Felixstowe and Harwich ports submit bid for new Freeport status
Two East Coast ports have launched a joint bid to become one of the UK’s 10 freeports post-Brexit.
The Port of Felixstowe in Suffolk and Harwich International in Essex have joined forces as Freeport East.
The government’s Freeports initiative will allow firms to import goods and then re-export them outside normal tax and customs rules.
Hutchison Ports, which owns the Suffolk and Essex ports, said the status would help bring “lasting regeneration”.
The government said its Freeports scheme would help drive Britain’s post-Brexit growth by streamlining planning processes to aid brownfield redevelopment; offering a package of tax reliefs to help drive jobs, growth and innovation; and providing simplified customs procedures.
Bidders are expected to provide evidence of how they would help the government reach its carbon targets by 2050.
Clemence Cheng of Hutchison Ports said: “Together with the leading edge technical skills that come with the partnership with universities, including the University of Cambridge, this combination can serve as a powerful magnet to bring new investment into the UK and, in particular, to the area.”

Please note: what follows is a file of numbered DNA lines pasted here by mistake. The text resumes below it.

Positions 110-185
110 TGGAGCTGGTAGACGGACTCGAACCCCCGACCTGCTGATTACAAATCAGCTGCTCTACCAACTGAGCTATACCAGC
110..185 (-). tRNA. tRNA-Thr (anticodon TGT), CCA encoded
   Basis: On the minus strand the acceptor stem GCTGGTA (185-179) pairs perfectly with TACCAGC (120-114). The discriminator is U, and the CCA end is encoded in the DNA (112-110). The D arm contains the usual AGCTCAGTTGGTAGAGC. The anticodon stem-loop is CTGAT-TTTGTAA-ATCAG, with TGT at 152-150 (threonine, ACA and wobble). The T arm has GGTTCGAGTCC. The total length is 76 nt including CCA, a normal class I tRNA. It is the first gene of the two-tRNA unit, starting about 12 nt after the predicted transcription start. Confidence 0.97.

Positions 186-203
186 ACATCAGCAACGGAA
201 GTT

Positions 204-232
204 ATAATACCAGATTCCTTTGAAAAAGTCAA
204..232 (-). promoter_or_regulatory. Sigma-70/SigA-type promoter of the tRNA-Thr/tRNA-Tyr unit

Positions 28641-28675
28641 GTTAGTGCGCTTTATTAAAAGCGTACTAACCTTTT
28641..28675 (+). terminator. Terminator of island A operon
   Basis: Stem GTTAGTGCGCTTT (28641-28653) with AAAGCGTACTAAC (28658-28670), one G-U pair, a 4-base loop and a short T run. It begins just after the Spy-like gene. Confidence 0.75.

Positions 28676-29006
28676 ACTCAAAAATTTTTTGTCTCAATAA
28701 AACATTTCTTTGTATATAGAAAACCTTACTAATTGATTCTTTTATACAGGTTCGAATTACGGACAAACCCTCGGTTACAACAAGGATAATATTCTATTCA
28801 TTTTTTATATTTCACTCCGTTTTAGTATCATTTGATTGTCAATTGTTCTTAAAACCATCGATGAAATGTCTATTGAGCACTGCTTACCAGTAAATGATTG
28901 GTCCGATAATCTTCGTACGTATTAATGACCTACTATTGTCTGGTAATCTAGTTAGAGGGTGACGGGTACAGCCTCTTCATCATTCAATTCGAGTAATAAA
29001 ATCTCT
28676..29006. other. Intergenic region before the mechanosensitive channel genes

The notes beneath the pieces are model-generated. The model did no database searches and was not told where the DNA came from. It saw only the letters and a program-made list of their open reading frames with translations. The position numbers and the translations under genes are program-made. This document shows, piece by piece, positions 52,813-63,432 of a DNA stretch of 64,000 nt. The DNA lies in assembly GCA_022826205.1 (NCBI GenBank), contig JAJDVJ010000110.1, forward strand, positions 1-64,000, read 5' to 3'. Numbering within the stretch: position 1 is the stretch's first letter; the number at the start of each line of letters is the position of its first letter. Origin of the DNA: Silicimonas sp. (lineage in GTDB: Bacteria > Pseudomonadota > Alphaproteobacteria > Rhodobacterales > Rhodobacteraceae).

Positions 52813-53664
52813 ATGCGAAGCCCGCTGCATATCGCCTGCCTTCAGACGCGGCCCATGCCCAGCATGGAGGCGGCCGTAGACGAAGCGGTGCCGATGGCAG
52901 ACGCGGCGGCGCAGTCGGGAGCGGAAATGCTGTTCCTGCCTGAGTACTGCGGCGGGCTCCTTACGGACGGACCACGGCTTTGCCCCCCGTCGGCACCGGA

Paul Davey from the Port of Felixstowe said: “The investments that come in will help generate the local economy more widely than just the ports.”
Freeport East said its proposals were backed by local enterprise partnerships, MPs, universities and councils.
The Port of Felixstowe is the UK’s largest container port, accounting for more than 40% of container imports to and exports from the UK.
Harwich International Port is a major ferry terminal with twice-daily services to the Netherlands and a dedicated passenger rail station with services to London.
Harwich is also the operations and maintenance base for the Galloper wind farm, part of the Suffolk and north Essex Energy Coast.